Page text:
After a week of comparative good health (even the spot on the end of my nose, having ranged between tomato red and electric crimson for months, has faded to a sugar almond pink), I am struck down by achy joints and a taut chest. 'Oh Jesus, what now?' says my wife, when she returns from work to find me in bed. 'A temperature of 102.7,' I reply, removing the thermometer. She walks round to my side of the bed, and places a finger underneath an empty mug. 'Still warm,' she observes. 'If you must raise your temperature, can't you at least come up with something more original?' 'Like what?' 'How about typhoid.'
Added to the symptoms is a sensitised scalp - the second-best indicator that I am unwell (the first is the presence of the letter 'Y' in the day of the week). Appointment-less, I drag myself to the Grove surgery, and wait 30 minutes before Dr Beverley MacDonald summons me to her room. She diagnoses a touch of 'flu. When I mention that Sarah Jarvis has suggested she remove my nose spot with liquid hydrogen at her popular Thursday 'small ops' clinic, Dr MacDonald asks me to come back 'when you're 100 per cent'. That's all well and good, but when have I ever been 100 per cent?
At 10.30pm, Rebecca comes into the sitting room to say good night, but something about the video I've just put on seems to mesmerise her. It is Double Indemnity, in which Fred MacMurray and Barbara Stanwyck kill her husband by faking a railway accident - a style of fatality for which the insurance company offers double the usual life pay-out. Unluckily, risk assessor Edward G Robinson, and the 'little man' in his head, sniffs out the fraud. My wife is transfixed, and remains so even when the closing credits have faded from the screen.
With the 'flu departing, I ring the Grove about Dr MacDonald's Thursday clinic, but it is fully booked until April. 'But this is an emergency,' I say. 'There's a spot on my nose which changes colour by the hour, and is now a lurid red.' 'Well, you ring Comic Relief and see what they've got for you,' says the receptionist, 'and come back to see Dr MacDonald in April.'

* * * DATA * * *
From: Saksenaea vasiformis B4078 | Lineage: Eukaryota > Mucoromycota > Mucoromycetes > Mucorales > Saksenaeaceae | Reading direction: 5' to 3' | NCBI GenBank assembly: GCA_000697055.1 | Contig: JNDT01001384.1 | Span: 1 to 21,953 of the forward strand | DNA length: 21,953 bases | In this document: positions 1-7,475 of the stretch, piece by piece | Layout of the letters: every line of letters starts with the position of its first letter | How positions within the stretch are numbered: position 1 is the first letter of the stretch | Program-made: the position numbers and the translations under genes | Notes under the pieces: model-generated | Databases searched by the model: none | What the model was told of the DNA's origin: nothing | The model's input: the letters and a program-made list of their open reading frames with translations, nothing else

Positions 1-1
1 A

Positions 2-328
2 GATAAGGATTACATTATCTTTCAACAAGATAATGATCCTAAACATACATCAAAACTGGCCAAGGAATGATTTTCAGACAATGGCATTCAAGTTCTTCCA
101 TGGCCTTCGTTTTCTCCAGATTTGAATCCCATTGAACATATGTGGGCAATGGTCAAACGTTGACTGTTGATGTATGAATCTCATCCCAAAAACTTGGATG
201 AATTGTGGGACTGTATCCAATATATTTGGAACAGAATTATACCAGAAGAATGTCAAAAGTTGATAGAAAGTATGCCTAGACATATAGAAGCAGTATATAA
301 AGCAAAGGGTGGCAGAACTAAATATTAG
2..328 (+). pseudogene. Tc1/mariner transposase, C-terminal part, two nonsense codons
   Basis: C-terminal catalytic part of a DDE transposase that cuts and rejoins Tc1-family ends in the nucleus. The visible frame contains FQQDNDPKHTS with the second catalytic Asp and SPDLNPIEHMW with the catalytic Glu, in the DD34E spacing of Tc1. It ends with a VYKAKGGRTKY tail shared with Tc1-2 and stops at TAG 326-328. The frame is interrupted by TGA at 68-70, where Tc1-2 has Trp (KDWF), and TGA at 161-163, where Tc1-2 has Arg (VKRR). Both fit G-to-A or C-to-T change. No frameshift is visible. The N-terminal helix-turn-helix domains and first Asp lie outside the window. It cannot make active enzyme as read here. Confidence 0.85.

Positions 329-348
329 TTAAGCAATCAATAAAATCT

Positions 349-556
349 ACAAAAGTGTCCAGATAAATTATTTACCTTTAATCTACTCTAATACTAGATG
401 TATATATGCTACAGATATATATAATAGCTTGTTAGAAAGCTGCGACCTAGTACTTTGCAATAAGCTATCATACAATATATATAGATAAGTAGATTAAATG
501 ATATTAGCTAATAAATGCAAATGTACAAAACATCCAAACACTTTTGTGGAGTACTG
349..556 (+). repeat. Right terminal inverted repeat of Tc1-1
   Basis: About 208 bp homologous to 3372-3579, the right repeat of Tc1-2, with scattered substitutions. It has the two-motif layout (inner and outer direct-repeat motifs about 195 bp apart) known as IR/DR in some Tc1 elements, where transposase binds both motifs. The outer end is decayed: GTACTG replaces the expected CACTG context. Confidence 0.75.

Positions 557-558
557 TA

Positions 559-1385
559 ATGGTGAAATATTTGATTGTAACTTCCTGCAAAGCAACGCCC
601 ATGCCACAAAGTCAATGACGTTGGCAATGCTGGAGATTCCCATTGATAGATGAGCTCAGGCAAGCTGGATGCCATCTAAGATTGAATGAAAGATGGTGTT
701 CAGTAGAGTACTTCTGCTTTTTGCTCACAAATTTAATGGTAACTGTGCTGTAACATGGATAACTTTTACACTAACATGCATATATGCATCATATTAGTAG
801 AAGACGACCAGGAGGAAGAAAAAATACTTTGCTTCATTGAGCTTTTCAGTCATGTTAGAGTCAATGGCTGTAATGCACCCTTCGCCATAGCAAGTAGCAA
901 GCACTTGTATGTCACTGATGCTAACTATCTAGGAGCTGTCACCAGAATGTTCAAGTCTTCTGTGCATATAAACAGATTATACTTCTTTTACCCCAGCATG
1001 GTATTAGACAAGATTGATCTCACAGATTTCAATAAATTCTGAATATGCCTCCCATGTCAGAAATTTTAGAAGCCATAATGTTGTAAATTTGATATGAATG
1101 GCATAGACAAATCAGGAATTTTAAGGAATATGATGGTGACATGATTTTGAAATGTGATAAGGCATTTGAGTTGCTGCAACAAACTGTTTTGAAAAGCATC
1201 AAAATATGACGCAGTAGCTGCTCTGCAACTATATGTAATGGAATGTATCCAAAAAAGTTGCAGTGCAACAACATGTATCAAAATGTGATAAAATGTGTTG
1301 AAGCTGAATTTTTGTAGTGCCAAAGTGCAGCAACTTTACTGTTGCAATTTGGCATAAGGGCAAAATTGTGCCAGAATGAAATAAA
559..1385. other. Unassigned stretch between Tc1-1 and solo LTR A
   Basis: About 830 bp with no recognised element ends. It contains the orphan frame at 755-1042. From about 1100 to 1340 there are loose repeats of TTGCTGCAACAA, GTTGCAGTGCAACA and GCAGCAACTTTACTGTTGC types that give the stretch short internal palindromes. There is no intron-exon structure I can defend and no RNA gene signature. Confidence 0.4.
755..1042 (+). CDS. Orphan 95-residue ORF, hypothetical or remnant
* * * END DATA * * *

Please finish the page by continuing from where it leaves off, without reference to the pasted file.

While trying to catch up with a backlog of work, I absentmindedly reach out for the bottle of water that always stands to my right on my desk. Something about the smell - an oily, rather cloying scent - alerts me, however, and just in time I stop myself taking a swig. After spitting out the few drops that enter my mouth, I notice that the 'water' is a rich blue in colour. When Rebecca comes in from walking the dog, I ask if she knows what it is. 'Oh, I was wondering where I'd put that,' she says. 'It's the anti-freeze the mechanic left when he dropped the car off after its MOT.'
I awake feeling shaky and paranoid after an exceedingly troubled night. In the dream, I am on the mortuary slab stiffening by the moment. Rebecca stands over me, and next to her is Edward G Robinson, who is handing her a cheque. Somehow I reclaim life for a second, and scream, 'For Christ's sake, Edward, doesn't your "little man" have something to say about this one?' They both smile. 'His little man has plenty to say,' says my widow, flicking a suggestive glance just beneath his waist. 'Come on, darling, our Concorde leaves in an hour.'
Hearing Rebecca on the phone as I come down to inspect the fridge, I stop on the stairs and listen. 'How much is the policy? Oh, that's twice what I expected. I'll have a think and get back to you tomorrow.' I finish my descent and pour myself a whisky, sniffing it before taking the first sip. 'Becca, who was that on the phone?' I ask with a wild stab at insouciance. 'The car insurance people. They're doubling the premium because we lost our no-claims.' Steadily, she holds my gaze. 'Now then,' she continues, 'do you fancy an omelette? Someone at work came back from the country with these wonderful fresh mushrooms...' I thank her for the offer but decline, preferring to put tonight's catering in the safe hands of Domino's Pizza.